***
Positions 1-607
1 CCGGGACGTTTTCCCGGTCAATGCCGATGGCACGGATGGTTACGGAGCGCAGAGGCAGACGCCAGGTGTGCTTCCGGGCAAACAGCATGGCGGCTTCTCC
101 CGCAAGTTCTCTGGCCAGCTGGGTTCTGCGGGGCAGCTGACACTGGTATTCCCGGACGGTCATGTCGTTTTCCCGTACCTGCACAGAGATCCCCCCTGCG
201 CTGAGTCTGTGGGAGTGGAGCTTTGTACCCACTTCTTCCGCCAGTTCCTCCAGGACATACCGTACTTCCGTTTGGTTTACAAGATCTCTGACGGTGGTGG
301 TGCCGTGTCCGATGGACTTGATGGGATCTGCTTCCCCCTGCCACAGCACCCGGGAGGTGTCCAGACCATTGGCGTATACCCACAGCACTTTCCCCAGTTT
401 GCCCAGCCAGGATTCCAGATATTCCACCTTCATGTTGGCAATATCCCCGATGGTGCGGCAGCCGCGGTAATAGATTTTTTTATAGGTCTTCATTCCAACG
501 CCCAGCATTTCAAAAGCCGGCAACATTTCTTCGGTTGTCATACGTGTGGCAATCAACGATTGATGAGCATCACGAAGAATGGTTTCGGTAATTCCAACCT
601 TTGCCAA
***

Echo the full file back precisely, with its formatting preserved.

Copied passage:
Positions 1-607
1 CCGGGACGTTTTCCCGGTCAATGCCGATGGCACGGATGGTTACGGAGCGCAGAGGCAGACGCCAGGTGTGCTTCCGGGCAAACAGCATGGCGGCTTCTCC
101 CGCAAGTTCTCTGGCCAGCTGGGTTCTGCGGGGCAGCTGACACTGGTATTCCCGGACGGTCATGTCGTTTTCCCGTACCTGCACAGAGATCCCCCCTGCG
201 CTGAGTCTGTGGGAGTGGAGCTTTGTACCCACTTCTTCCGCCAGTTCCTCCAGGACATACCGTACTTCCGTTTGGTTTACAAGATCTCTGACGGTGGTGG
301 TGCCGTGTCCGATGGACTTGATGGGATCTGCTTCCCCCTGCCACAGCACCCGGGAGGTGTCCAGACCATTGGCGTATACCCACAGCACTTTCCCCAGTTT
401 GCCCAGCCAGGATTCCAGATATTCCACCTTCATGTTGGCAATATCCCCGATGGTGCGGCAGCCGCGGTAATAGATTTTTTTATAGGTCTTCATTCCAACG
501 CCCAGCATTTCAAAAGCCGGCAACATTTCTTCGGTTGTCATACGTGTGGCAATCAACGATTGATGAGCATCACGAAGAATGGTTTCGGTAATTCCAACCT
601 TTGCCAA